What Are VOCs?

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Yet another acronym, but one use to know, especially for those interested in the air quality they are breathing. Certain solids and liquids emit Volatile Organic Compounds as gases. Some of which can be harmful to you or your pets. Interesting to note that a study on VOCs found that levels within the home can be significantly higher than outside 2-5 times higher! 

Sources Of VOCs In Your Homes

Building materials such as foam, paints & paint strippers, varnishes, caulks, adhesives, carpet, vinyl flooring, composite wood products, upholstery, fuel oil and gasoline.

Personal & Home Care Products include cleaning products, pesticides, deodorants, air fresheners, perfumes, cosmetics, incense, and diffusers.

Activities In & Around Your Home such as smoking, candles, photocopiers, correction fluids, carbonless copy paper,

cooking, hobbies especially when using glues, adhesives and permanent markets, burning wood, dry cleaning.

While using some of these products, you can be exposed to high levels of pollutants, which can stick around for longer than you would like.

Health Issues Associated With VOCs

  • Eye, nose and throat irritation.
  • Breathing problems, exacerbation of long-standing problems like COPD & asthma.
  • Headaches, loss of coordination, nausea, dizziness, and potentially memory loss or visual impairment.
  • Damage can be caused to the liver, kidney and central nervous system.
  • Some can cause cancer in animals and humans.

The message is that most health effects caused by VOCs are temporary and improve once the source of the pollution is found and removed. However, studies in Germany in homes indicate that this can take 2 – 3-months.

What You Can Do To Improve The Air Quality In Your Home

Ensure Adequate Ventilation

In well-insulated homes with little ventilation, VOCs can accumulate quickly. When using any of the above products, particularly the chemicals like paint, paint stripper and varnishes, ensure windows are open, allowing fresh air in. An extractor fan in the kitchen can also help improve the air quality in your home. There are also heat and energy recovery ventilators that remove stale air from within the home and replace it with fresh air.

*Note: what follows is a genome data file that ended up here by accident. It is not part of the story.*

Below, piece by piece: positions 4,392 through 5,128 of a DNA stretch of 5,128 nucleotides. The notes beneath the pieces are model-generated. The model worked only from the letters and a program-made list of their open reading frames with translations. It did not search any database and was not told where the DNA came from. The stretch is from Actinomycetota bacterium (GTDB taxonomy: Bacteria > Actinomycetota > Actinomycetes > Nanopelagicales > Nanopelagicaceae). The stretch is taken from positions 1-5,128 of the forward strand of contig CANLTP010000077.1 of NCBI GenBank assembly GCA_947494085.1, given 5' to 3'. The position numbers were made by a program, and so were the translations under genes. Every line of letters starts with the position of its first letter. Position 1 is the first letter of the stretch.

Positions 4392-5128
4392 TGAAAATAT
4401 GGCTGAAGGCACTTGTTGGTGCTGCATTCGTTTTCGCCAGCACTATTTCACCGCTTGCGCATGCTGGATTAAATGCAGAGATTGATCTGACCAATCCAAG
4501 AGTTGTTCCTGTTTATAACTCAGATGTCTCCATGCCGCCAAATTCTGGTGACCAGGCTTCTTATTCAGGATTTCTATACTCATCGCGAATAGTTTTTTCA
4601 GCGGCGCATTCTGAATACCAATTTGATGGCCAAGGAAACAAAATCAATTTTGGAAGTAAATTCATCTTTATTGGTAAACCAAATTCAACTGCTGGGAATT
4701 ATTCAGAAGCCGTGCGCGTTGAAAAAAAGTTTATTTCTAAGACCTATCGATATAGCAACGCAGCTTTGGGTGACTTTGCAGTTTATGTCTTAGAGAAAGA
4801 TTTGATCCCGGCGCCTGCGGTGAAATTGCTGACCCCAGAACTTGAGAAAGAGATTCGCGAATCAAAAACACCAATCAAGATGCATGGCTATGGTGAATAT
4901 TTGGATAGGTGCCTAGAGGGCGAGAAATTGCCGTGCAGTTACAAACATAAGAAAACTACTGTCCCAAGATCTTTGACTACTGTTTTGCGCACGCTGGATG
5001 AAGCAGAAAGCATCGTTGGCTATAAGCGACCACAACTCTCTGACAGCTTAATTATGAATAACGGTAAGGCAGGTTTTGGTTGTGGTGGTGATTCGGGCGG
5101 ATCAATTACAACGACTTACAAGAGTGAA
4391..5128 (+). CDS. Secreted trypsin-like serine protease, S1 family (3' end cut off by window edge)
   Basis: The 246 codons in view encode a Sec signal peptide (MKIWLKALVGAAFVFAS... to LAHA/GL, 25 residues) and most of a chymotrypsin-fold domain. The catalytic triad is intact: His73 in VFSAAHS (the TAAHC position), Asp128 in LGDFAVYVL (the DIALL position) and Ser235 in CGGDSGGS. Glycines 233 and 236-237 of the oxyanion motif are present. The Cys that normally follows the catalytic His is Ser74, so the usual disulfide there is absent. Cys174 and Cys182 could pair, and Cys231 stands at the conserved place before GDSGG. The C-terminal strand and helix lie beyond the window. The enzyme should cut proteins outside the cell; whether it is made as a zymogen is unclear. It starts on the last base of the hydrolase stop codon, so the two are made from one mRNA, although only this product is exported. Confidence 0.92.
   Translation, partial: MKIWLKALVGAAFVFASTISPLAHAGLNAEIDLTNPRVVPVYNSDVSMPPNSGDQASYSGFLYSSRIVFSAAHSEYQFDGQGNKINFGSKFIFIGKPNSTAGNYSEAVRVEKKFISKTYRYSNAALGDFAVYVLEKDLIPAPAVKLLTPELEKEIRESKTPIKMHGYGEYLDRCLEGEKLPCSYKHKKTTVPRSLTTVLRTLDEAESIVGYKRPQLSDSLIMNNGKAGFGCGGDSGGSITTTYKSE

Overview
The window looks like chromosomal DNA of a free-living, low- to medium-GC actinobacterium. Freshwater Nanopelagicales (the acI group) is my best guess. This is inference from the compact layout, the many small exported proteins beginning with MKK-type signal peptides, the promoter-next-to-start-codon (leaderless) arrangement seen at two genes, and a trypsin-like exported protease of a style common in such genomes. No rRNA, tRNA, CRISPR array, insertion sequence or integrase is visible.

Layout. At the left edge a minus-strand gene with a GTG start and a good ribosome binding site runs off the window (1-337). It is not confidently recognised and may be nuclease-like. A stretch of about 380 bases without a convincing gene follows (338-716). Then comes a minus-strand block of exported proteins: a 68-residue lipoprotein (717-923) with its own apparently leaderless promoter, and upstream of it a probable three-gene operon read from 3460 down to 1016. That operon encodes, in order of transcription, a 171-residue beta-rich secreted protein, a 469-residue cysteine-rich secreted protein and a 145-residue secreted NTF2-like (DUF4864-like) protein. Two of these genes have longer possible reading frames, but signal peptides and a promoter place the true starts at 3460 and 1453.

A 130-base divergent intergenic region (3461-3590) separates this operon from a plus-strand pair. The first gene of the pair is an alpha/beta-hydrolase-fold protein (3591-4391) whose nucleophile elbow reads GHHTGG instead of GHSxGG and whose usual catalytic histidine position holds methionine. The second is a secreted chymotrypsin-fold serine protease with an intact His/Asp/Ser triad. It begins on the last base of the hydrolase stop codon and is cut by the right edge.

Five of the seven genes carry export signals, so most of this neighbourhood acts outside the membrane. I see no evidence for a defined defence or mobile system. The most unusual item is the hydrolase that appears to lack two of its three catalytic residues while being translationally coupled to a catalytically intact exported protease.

Store Items Properly & Safely

Paint thinners, paints, pesticides, fuel and similar materials, including equipment like chain saws or leaf-blowers, should be kept in outside storage, one with a vent or exhaust fan installed if possible. Likewise, don’t keep storing old paint or half-used bottles of strippers and chemical cleaners – get in touch with your nearest waste disposal to find out how to dispose of them safely within your area.

Use Natural Products

Making or buying products from natural sources can reduce the amount of VOCs in your home. Try,

  • Make potpourri from herbs and flowers.
  • Simmer cinnamon sticks and other spices, oranges & lemons to create a welcoming aroma without the VOCs from air fresheners – use a slow cooker, cheap and long-lasting smell.
  • You can use natural essential oils, but some people can be allergic, so be careful.
  • Lemon and olive oil make good furniture polish.
  • Putting Tea Tree oil in water helps clean mould and mildew from bathrooms.
  • Regular cleaning helps reduce, even remove, VOCs contaminants.

Bring The Green Inside

Many houseplants absorb VOCs. Try decorating your house with plants is a good way forward.

Some suitable plants include,

  • Aloe
  • Spider plants
  • Chrysanthemums
  • Chinese evergreens
  • Peace lilies

Speak To The People Who Know What To Do

As you can see, there are some things you can do to help yourself improve the air quality in your home. However, the best advice is to talk to the specialists to learn how to monitor your air quality and keep harmful pollutants at bay.